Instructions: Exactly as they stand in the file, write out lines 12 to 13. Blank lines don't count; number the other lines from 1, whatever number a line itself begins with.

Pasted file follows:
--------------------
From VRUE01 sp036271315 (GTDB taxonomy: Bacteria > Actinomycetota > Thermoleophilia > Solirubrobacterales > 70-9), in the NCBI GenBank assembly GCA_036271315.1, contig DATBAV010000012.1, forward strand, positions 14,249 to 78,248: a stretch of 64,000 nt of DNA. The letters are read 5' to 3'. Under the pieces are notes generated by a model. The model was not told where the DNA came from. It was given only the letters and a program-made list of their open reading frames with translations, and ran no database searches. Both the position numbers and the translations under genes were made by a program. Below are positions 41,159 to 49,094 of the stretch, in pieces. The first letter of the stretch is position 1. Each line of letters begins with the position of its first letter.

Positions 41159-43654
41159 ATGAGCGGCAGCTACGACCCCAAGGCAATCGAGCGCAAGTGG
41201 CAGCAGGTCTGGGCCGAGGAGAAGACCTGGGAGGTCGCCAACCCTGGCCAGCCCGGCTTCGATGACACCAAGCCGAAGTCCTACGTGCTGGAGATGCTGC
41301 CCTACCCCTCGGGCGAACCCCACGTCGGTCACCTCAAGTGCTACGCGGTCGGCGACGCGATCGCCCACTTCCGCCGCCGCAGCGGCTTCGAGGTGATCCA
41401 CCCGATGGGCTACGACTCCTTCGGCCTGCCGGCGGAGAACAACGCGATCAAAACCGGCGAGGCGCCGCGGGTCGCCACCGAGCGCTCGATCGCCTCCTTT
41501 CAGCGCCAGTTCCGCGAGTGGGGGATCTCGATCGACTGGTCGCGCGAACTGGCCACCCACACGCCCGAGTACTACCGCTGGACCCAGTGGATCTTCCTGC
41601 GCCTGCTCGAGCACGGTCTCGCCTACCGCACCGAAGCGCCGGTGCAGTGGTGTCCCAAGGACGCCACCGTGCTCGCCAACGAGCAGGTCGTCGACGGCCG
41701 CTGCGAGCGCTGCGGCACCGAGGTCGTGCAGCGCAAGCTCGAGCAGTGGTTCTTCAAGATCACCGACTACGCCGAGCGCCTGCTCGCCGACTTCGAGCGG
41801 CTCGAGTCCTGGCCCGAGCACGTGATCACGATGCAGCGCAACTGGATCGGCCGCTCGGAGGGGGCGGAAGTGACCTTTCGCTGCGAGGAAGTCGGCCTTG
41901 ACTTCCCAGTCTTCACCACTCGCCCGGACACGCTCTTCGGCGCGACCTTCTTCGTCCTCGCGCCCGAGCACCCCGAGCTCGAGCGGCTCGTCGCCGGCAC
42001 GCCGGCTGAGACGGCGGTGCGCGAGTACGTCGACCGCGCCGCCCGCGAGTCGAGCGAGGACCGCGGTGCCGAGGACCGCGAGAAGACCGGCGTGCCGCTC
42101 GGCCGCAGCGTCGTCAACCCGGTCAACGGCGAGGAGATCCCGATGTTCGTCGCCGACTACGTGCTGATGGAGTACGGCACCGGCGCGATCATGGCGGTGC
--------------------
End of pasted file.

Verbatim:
42001 GCCGGCTGAGACGGCGGTGCGCGAGTACGTCGACCGCGCCGCCCGCGAGTCGAGCGAGGACCGCGGTGCCGAGGACCGCGAGAAGACCGGCGTGCCGCTC
42101 GGCCGCAGCGTCGTCAACCCGGTCAACGGCGAGGAGATCCCGATGTTCGTCGCCGACTACGTGCTGATGGAGTACGGCACCGGCGCGATCATGGCGGTGC